It’s hard to know which mistakes Nance was referring to in particular, but the Wildcats’ shooting woes, both from the field and at the charity stripe, weren’t helpful in their efforts to knock off perennially-contending Sparty for a second straight time after they upset Tom Izzo’s team 79-65 at Welsh-Ryan Arena last season to kick off their conference slate. The team went a combined 8-for-27 from the field in the second half, including 1-for-10 shooting from beyond the arc, while converting on only 17-of-27 from the line in the game’s latter 20 minutes.

For Collins, there was more contributing to NU’s shooting troubles than usual.

“I think neither team has really played a lot during this stretch and have had some guys out,” he said, alluding to the fact that the Wildcats played only three games in December on account of cancelations of the team’s contests against DePaul and Prairie View A&M due to COVID-19 protocols. The Spartans, conversely, played six games — with two Big Ten bouts among them — in the final month of 2021 without suffering a cancelation, but had two starters test positive for the virus and miss the team’s most recent clash with High Point before returning to the floor Sunday.

“I think some of the shooting [issues] kinda manifests with that, some of the free throw shooting, some of the three point shooting,” he added.

A lack of recent game experience wasn’t the only COVID-induced challenge the Wildcats faced on Sunday. The ‘Cats’ first contest of the new year was also their first of three home games without student support, as the university announced that students will not be allowed to access sporting events with their Wildcards during the two-week period of remote instruction it has instituted to begin the winter quarter in the wake of the Omicron Variant’s rise.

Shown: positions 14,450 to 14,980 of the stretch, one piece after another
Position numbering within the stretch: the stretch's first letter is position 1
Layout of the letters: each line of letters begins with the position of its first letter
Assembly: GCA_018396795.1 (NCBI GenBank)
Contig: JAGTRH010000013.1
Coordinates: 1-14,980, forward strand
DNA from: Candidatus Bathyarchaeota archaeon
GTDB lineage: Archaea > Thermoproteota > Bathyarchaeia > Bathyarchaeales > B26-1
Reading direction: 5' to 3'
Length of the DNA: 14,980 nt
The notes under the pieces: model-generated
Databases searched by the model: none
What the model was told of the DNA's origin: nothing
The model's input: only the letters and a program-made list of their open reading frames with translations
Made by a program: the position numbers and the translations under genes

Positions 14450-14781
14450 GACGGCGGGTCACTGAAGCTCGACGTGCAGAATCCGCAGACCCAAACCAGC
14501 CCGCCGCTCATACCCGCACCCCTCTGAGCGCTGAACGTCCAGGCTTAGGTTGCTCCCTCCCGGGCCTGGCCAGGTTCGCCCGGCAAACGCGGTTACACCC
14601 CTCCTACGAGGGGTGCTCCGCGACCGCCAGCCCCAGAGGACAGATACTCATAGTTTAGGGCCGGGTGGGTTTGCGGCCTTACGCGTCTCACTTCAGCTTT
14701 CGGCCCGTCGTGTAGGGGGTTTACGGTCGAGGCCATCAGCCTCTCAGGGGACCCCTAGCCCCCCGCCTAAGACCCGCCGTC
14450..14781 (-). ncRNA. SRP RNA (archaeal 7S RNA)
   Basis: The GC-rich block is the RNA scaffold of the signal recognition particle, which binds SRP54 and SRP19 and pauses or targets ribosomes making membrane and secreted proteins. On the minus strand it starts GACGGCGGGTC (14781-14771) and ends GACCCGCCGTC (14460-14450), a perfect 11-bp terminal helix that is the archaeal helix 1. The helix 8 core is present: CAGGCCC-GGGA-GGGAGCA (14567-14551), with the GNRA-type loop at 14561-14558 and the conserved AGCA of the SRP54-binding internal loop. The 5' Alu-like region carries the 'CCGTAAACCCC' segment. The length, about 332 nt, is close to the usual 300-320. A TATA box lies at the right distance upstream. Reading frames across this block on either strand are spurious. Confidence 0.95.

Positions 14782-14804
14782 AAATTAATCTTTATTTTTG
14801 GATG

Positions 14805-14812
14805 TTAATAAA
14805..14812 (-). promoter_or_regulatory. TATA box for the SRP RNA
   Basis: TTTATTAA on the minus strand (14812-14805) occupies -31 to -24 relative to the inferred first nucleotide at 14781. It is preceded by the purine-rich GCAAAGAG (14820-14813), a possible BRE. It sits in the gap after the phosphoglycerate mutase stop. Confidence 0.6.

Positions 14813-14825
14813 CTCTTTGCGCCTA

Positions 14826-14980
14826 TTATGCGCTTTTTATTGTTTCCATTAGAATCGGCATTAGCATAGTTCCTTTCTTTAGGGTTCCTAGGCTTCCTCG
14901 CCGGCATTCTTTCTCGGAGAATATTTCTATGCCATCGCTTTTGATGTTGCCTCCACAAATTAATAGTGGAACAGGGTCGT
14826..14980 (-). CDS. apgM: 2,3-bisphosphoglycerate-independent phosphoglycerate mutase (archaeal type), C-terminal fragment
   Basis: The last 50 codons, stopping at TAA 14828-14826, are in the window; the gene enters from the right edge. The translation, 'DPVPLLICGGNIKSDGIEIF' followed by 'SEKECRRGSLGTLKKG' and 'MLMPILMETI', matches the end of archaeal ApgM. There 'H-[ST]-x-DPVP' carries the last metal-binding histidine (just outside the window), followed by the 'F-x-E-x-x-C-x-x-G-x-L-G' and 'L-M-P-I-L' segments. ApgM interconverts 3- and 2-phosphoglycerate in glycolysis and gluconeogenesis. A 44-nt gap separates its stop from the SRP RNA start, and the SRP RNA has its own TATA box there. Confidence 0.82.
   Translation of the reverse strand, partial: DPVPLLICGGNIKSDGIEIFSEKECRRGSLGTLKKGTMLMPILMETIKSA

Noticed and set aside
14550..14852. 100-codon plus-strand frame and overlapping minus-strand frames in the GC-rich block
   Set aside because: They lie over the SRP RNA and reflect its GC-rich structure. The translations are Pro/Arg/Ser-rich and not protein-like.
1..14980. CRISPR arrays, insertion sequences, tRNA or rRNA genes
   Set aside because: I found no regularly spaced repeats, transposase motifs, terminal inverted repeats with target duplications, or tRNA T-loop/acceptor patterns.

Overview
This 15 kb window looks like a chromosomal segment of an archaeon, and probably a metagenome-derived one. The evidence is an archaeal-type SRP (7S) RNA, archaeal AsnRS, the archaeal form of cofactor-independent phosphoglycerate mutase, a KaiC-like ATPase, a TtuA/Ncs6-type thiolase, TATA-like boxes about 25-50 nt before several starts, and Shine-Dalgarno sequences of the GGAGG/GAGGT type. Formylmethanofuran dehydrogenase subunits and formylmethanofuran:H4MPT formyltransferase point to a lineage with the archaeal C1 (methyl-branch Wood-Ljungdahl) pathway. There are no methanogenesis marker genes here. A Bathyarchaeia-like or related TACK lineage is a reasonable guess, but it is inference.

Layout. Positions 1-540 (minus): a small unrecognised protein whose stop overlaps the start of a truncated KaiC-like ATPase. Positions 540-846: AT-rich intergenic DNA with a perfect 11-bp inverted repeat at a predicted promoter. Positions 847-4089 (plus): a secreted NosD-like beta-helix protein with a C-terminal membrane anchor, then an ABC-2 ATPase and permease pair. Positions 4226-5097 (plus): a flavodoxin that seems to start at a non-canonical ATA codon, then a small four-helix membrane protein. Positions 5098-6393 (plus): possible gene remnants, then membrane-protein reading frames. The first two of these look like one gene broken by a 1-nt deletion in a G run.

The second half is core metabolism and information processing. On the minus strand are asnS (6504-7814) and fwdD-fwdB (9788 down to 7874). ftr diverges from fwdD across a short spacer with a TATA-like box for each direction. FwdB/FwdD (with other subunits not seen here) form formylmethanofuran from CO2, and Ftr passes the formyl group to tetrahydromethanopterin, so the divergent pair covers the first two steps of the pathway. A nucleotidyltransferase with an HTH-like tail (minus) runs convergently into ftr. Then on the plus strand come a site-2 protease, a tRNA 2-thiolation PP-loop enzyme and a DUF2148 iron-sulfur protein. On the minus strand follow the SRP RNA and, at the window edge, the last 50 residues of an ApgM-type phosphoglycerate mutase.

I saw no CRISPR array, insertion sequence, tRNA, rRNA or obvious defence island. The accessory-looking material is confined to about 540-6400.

Without students in them, the sections behind each basket typically reserved for the Wildside were, like much of the arena, invaded by spectators wearing green, taking away any semblance of home-court advantage the ‘Cats may have otherwise felt. Collins acknowledged the impact of the students’ absence postgame.

“It hurts us,” he said. “But it can’t be an excuse. I really believe, under normal circumstances, the way we’ve played with Michigan State in here, I think the student section would’ve been rocking today. When you’re trying to get some energy in the second half of a game, I think the home crowd can bring you some life.”

Nance, on the other hand, sees the students’ return later in the month as a prospective boon to the team’s play as the season reaches its home stretch.

“When you get winded down the stretch, I think that’s another extra boost of motivation, when everybody’s going crazy,” he said. “So I’m just excited for when they’re able to return.”

Perhaps that “extra boost” is what the Wildcats will need to push through and accomplish the goal of reaching the NCAA Tournament, one that has seemed on the horizon for years. For now, though, Sunday’s contest was a familiar journey to a destination the Wildcats have come to know all too well: close defeat.